Who Was Responsible for Your Truck Accident?
The commercial trucking industry is an important part of both Florida’s and the nation’s economy. There are over 15.5 million trucks on the roads in the U.S., with 2 million of those being tractor trailers, and truckers logged nearly 433 billion miles in one year.1 With so many trucks on the road, accidents involving big rigs are inevitable.
Accidents involving trucks are different from those only involving motor vehicles and can have dramatic effects on the lives of those involved. The reality is that trucking accidents are usually more severe in nature and often result in catastrophic injuries and loss of life. Determining who is liable for your truck accident is important not just for your peace of mind, but also for your potential claim against the at-fault driver.
Factors in Determining Liability
When determining the cause of a trucking accident, there are many factors that will be considered by the police and/or a court. In many situations, it will be clear from the nature of the accident that the truck driver was at-fault. In other scenarios where liability is disputed, it is important to consider a number of other factors, all of which may point the finger towards the truck driver.
Time spent driving – Federal and state regulations2 limit the amount of time that a truck driver can drive without having to stop and take a break. This is known as “hours of service.” If a driver has been driving too long, it stands to reason that he is tired and is more likely to become distracted and have his reaction times suffer. In addition, if he is in violation of a law, negligence per se may be an option to impose liability on the driver. Negligence per se is a doctrine that imposes a civil negligence finding for breaking a safety law.
Commercial driving license – Driving large trucks requires the drivers to have a commercial driving license.3 If an unlicensed driver is driving the truck, this may constitute negligence per se, as well.
Weight issues – Trucks often have maximum weights that they are allowed to transport. Though there are numerous reasons for this, one of the reasons is a heavier vehicle is more difficult to stop and without proper stopping power, the truck becomes that much more dangerous. Determining if the truck was over its allowed weight can also help demonstrate liability on the truck driver’s part.
Who Can I Sue?
If the driver has been found to have caused the accident, you may be able to sue the company that employed the driver in addition to the driver alone. In Florida, a trucking company can be held vicariously liable for the actions of its drivers. Vicarious liability is the idea that a third party can be held liable for the independent actions of another. Basically, this means the company can be held responsible for the accidents its drivers are involved in. As it relates to employer-employee vicarious liability, the doctrine known as “respondeat superior” allows a plaintiff to sue a defendant employer for the actions of the employee if the following criteria are met:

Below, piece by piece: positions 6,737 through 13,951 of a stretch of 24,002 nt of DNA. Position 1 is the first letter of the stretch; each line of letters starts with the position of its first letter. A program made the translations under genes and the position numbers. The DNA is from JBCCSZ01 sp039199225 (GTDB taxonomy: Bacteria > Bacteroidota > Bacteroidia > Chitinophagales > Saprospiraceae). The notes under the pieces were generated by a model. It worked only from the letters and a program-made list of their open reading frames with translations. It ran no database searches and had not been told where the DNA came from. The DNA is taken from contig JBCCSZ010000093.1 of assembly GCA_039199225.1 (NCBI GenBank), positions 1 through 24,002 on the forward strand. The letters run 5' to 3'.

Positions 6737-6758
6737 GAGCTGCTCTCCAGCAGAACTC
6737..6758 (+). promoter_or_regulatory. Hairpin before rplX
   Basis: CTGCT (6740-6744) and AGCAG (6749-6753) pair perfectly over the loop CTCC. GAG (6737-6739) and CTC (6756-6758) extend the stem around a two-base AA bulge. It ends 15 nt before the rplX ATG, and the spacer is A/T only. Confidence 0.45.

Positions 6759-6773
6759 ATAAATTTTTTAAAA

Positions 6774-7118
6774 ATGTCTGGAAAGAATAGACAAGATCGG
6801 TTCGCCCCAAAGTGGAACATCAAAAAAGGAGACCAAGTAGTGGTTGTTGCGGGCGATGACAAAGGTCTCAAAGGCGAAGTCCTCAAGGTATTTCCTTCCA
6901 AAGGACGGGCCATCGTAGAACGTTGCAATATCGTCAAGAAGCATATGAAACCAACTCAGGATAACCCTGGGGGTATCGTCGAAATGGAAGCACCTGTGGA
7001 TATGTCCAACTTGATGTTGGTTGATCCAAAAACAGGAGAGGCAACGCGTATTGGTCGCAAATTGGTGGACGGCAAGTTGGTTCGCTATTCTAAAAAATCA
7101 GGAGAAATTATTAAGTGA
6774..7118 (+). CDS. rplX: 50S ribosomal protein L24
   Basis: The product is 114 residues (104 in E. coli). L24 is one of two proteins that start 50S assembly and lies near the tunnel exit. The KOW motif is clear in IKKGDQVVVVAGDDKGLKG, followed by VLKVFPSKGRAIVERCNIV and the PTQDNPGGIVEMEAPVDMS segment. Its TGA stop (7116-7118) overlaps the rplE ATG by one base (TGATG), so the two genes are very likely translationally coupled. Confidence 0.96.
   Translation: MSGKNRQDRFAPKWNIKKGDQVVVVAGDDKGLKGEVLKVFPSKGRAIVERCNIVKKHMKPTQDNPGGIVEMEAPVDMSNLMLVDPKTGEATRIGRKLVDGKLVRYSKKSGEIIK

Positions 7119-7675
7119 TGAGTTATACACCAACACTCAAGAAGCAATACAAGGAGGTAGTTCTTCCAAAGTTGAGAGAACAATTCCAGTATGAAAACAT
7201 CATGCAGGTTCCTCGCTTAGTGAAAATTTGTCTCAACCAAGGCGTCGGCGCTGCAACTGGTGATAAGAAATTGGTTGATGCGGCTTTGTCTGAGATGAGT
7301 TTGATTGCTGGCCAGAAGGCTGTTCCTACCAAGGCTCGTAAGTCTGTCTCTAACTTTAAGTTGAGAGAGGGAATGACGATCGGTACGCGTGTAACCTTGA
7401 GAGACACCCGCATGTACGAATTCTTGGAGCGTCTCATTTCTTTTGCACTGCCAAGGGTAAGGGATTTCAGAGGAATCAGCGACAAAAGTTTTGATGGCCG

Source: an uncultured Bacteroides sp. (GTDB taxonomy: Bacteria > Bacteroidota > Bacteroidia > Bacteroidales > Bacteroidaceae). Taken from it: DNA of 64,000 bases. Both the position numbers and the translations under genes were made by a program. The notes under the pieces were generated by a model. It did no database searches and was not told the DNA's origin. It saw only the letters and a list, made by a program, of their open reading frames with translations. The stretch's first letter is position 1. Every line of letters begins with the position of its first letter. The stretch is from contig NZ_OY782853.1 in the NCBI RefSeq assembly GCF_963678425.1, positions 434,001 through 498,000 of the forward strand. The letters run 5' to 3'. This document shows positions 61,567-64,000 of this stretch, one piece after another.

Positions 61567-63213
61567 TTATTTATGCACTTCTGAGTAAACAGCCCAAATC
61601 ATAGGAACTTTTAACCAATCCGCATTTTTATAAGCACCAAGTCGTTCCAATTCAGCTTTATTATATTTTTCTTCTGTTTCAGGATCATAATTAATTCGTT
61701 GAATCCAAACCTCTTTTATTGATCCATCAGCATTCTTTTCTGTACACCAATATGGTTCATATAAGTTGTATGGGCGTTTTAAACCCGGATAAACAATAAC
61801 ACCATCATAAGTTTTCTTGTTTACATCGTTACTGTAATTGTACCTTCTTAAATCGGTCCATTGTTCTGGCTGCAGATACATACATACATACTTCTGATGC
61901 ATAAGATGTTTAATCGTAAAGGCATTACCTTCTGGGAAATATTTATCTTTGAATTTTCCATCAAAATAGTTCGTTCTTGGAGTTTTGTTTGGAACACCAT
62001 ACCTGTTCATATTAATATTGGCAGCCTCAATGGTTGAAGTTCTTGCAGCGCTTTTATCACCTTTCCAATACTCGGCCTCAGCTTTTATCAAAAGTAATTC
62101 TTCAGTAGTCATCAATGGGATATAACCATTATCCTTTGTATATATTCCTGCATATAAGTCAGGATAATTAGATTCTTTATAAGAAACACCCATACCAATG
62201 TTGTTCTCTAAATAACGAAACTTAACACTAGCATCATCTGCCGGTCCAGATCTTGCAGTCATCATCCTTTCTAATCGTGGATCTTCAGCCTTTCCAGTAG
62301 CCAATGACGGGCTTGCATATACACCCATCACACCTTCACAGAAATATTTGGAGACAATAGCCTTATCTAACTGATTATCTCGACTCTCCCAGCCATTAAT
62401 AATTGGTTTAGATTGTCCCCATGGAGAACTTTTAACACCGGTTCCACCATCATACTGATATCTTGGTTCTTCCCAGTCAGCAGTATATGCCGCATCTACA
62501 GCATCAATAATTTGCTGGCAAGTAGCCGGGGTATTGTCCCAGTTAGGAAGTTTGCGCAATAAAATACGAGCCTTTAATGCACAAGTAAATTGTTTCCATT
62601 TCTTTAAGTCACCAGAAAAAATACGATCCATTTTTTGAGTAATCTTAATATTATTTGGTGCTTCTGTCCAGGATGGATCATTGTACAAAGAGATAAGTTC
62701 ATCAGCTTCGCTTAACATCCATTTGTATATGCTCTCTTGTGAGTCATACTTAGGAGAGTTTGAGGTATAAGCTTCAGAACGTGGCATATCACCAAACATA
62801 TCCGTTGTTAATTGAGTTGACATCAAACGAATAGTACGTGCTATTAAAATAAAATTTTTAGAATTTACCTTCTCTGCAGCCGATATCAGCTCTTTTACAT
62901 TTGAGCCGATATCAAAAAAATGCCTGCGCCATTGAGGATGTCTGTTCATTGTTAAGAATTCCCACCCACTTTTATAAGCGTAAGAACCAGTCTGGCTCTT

- The injury occurred while the defendant was working for the employer
- The injury was caused by something the defendant would ordinarily do for the employer
- The employer benefited in some way from the defendant’s actions, even if it was small or indirect.
In a commercial trucking example, the truck driver hits another vehicle while driving for the owner. The driver causes the injury while driving, which is the literal description of his job. The owner makes money off of the driver transporting goods. Thus, the owner company can be held vicariously liable for the driver’s actions.
This is desirable for numerous reasons, but the main reason is that the trucking company likely has “deeper pockets,” meaning that it has a much greater ability to pay a bigger judgment than the individual driver would be able to.
Contact a Florida Truck Accident Attorney Today for a Free Consultation
If you or a loved one has been involved in an accident involving a truck, contact a Florida truck accident lawyer right away. Florida law allows victims to recover compensation for injuries and other losses that they may experience as a result of a collision. A lawyer familiar with litigating Florida accident cases can often help victims recover substantially more compensation than they would be able to retain on their own, so it is highly advisable for anyone injured in an auto accident to discuss their options with an experienced lawyer.
To schedule a free consultation with one of our lawyers at Dolman Law Group, call our office today at 727-451-6900 or send us an email through our online contact form.
Dolman Law Group
800 North Belcher Road
Clearwater, FL 33765